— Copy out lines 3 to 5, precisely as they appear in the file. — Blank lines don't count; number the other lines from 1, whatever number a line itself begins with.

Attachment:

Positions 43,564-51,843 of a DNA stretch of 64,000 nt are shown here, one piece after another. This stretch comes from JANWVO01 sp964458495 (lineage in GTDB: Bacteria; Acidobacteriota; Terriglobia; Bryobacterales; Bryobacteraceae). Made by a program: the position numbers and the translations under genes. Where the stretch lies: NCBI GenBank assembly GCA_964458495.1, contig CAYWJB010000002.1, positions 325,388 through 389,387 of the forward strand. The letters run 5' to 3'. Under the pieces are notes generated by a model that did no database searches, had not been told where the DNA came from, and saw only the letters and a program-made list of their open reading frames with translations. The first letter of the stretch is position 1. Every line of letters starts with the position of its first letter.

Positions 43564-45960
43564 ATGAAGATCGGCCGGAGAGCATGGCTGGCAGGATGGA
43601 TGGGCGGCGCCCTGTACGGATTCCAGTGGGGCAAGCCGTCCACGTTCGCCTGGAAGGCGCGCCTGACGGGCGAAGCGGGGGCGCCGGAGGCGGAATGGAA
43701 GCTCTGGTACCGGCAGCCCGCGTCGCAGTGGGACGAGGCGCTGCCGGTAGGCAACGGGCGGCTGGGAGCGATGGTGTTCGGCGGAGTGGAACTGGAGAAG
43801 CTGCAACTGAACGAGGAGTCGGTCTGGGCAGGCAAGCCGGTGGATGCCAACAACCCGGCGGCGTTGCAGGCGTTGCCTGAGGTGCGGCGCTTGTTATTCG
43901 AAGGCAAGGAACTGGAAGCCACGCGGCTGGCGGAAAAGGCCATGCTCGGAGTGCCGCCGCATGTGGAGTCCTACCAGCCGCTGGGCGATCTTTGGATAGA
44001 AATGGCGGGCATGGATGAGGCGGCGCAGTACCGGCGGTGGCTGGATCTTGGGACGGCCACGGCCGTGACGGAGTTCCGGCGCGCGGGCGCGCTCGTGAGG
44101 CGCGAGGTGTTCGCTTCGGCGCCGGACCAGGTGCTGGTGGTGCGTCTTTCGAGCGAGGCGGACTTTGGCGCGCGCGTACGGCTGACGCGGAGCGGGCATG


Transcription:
43564 ATGAAGATCGGCCGGAGAGCATGGCTGGCAGGATGGA
43601 TGGGCGGCGCCCTGTACGGATTCCAGTGGGGCAAGCCGTCCACGTTCGCCTGGAAGGCGCGCCTGACGGGCGAAGCGGGGGCGCCGGAGGCGGAATGGAA
43701 GCTCTGGTACCGGCAGCCCGCGTCGCAGTGGGACGAGGCGCTGCCGGTAGGCAACGGGCGGCTGGGAGCGATGGTGTTCGGCGGAGTGGAACTGGAGAAG